In the beginning, god created eleven mythical monsters because of her concern over the actions and growing power of the younger gods. An unexpected beginning to most in the western world, to be sure, but this is not that god: this god is Tiamat.
Tiamat, “the glistening one”, was a primordial god of the sea in the traditional religion of ancient Mesopotamia. Her defeat at the hands of the younger pantheon of gods forms a major part of their mythology.
Echoes of this sort of narrative exist in many pantheons. Think of the Titans in Greek mythology, think of the monsters and frost giants of the Norse epic sagas. The latter comparison is especially apt given the monsters Tiamat created, for these too would challenge the gods.
And of the eleven great creatures created by Tiamat, perhaps the most unusual was known as the “Big Weather Beast”. This was Ugallu, an ud-demon of Mesopotamia.
And if you worshipped him, he could personally save your life.
Big Wings and a Very Short Skirt
Ugallu was certainly monstrous to behold. Lion headed and powerfully built, this storm demon and his brothers and sisters were created to wreak havoc on the world, destroying the upstart gods of the younger Mesopotamian pantheon and all their works.
Happily, this destruction was averted. Marduk, who would eventually rise to become head of the Mesopotamian pantheon and the patron deity of the great city of Babylon and the Neo-Assyrian Empire, saw the danger in these monsters and feared what they might do.
However, he did not destroy them. Instead Ugallu and his like were captured and bound with strong ropes. Marduk then fed them the corpses of his (and Babylon’s) defeated foes, which served to domesticate them and bring them into his service.
In doing this the priesthood of Babylon were essentially linking religious war and protection from natural disasters. Smite the foes of Babylon, or those earthquakes will happen again, that sort of thing. Handy little message, that.
Anyway, Ugallu was transformed through the efforts of Marduk and at the expense of his enemies. Over time Ugallu and the other ten monsters became protective presences, magical creatures who could safeguard the lives of every Babylonian. And boy, did Ugallu change in his new role.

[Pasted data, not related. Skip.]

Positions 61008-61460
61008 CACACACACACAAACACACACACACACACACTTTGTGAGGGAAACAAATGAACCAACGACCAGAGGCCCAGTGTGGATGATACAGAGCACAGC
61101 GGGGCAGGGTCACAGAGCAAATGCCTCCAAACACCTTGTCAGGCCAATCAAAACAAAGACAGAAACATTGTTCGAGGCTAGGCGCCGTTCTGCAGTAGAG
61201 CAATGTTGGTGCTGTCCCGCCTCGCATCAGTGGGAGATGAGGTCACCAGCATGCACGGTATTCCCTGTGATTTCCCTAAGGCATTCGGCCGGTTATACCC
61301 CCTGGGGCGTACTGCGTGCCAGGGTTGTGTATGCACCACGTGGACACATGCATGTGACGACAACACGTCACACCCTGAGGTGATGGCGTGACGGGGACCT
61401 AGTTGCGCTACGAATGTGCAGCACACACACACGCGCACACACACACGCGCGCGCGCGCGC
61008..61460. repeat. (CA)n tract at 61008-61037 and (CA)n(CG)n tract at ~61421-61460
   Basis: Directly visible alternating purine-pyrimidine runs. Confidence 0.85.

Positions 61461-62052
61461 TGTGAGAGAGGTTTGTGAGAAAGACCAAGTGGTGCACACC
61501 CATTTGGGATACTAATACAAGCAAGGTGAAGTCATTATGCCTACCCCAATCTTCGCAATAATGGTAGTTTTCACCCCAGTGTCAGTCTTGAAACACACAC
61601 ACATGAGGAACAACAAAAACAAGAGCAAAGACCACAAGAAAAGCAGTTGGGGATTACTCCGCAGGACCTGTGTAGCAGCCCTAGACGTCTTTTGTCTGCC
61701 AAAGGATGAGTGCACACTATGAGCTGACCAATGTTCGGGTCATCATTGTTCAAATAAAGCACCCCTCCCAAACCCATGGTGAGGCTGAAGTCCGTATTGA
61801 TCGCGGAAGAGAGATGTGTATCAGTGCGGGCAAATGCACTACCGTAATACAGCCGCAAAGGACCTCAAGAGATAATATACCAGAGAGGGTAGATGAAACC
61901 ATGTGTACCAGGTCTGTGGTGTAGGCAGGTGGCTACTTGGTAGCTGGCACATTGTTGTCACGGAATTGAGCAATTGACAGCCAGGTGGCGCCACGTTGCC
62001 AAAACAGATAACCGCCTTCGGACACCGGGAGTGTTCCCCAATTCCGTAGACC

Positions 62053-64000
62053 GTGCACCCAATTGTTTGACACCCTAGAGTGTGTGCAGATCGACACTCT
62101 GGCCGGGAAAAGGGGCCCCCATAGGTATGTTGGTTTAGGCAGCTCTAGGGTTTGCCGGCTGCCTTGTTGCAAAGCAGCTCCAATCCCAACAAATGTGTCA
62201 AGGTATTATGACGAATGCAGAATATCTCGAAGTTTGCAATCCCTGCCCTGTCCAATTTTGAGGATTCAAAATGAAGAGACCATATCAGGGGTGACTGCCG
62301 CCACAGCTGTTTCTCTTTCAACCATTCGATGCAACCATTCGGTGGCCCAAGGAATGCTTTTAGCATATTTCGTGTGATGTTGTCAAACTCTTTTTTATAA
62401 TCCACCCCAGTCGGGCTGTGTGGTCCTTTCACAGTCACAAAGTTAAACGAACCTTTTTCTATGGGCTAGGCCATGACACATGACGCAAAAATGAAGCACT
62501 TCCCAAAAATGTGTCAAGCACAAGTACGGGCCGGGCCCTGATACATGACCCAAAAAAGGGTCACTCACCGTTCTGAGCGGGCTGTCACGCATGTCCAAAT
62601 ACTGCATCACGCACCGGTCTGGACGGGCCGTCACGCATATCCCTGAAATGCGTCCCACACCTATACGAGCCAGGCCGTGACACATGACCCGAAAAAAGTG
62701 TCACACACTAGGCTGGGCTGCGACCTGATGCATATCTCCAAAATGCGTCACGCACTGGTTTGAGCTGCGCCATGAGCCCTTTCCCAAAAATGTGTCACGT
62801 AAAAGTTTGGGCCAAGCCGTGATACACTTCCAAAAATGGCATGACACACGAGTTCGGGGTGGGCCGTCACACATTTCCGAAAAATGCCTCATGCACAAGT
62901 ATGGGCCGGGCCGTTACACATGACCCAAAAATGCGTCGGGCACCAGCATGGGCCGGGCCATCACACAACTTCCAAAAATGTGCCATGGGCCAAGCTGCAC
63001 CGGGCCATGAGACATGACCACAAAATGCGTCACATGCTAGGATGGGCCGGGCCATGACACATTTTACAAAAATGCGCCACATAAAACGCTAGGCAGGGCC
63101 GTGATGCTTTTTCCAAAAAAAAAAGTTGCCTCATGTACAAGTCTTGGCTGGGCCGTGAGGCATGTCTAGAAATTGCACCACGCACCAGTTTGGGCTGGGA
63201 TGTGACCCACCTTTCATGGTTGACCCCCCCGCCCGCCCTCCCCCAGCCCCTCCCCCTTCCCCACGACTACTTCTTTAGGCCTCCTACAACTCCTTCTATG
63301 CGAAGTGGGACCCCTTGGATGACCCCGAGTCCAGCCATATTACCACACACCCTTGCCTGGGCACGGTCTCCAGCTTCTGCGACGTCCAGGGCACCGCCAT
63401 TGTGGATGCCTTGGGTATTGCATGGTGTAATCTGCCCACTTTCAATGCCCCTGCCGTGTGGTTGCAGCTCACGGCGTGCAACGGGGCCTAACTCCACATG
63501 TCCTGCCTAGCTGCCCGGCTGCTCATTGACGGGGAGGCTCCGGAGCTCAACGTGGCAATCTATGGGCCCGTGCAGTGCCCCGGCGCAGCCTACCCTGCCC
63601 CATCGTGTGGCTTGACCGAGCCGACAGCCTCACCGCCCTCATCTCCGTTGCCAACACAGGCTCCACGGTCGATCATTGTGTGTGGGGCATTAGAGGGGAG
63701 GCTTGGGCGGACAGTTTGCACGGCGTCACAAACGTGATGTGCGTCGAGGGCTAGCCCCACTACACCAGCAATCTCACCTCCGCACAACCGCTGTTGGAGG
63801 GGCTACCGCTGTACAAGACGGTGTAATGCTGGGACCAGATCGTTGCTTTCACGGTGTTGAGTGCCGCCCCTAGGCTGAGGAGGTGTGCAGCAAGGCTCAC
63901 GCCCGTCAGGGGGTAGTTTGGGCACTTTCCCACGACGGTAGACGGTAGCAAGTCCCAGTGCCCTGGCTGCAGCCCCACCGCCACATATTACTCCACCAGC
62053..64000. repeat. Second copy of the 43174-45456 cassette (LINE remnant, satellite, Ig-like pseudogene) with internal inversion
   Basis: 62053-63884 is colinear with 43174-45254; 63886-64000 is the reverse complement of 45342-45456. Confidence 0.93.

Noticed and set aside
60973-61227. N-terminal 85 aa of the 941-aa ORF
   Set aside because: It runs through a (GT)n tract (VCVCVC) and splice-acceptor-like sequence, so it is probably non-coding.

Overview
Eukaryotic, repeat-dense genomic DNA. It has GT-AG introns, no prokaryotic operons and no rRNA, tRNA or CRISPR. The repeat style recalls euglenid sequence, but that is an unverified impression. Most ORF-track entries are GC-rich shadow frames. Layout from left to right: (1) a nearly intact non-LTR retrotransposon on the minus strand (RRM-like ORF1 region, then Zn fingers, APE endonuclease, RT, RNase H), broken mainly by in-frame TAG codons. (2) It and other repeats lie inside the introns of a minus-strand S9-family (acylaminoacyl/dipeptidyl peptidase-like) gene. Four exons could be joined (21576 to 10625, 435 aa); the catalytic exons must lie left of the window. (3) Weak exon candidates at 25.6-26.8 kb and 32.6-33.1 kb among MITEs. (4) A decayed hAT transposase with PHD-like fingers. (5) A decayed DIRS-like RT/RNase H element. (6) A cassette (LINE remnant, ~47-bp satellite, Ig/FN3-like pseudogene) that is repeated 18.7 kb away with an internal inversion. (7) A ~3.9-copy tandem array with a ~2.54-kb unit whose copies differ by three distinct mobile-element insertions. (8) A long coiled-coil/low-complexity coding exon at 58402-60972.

His feet became eagle’s talons, which occasionally seem to have challenged the stonecarvers looking to depict him, leaving him tottering about on the tips of his claws. He also took to wearing an extremely short skirt, a distinctive fashion choice that became almost synonymous with him.
His job changed, too. Ugallu, the all-powerful ud-demon and storm lord, became a sort of life insurance for the Babylonians: wear a charm with a picture of him, and amulet or the like, and your person would be safe from attack.
If your life was in danger, and if you wore such a protective amulet, then Ugallu would spring to your aid. He would manifest and save you from whatever was threatening you, either through spiriting you away (he sometimes had very big wings and is depicted with them spread wide) or by destroying your adversaries.
Unsurprisingly this proved very popular with the ancient Babylonians, and the cult of Ugallu became very powerful. Rituals worshipping him were held at night, when he was likely to be listening: in the day he was busy, “ud-demon” literally meaning “day demon”.
So, if you find yourself facing danger, or are concerned about your safety, maybe carrying an amulet of Ugallu might not be a bad idea. He just might turn up to rescue you, lion head, eagle feet, mini skirt and all.
Top Image: Ugallu as depicted in the North Palace of Nineveh, Iraq. Source: Osama Shukir Muhammed Amin / CC BY-SA 4.0.
By Joseph Green